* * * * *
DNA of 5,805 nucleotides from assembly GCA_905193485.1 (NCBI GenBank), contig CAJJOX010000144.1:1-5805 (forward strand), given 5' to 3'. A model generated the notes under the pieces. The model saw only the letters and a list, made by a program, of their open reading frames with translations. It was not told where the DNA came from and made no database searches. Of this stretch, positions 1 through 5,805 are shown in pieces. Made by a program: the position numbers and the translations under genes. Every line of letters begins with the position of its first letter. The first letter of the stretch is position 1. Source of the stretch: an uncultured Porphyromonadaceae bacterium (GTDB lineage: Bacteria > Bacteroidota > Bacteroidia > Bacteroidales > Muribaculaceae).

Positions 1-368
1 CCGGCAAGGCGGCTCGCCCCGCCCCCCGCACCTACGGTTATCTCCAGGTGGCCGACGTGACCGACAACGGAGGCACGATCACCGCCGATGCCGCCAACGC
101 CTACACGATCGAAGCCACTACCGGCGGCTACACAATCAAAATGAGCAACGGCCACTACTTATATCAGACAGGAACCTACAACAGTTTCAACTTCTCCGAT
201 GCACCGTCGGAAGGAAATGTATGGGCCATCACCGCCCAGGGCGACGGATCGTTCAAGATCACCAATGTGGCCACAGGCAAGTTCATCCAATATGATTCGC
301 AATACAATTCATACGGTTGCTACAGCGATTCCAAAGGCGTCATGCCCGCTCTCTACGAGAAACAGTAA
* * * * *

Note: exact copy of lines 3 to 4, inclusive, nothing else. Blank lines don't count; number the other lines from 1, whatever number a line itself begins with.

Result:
1 CCGGCAAGGCGGCTCGCCCCGCCCCCCGCACCTACGGTTATCTCCAGGTGGCCGACGTGACCGACAACGGAGGCACGATCACCGCCGATGCCGCCAACGC
101 CTACACGATCGAAGCCACTACCGGCGGCTACACAATCAAAATGAGCAACGGCCACTACTTATATCAGACAGGAACCTACAACAGTTTCAACTTCTCCGAT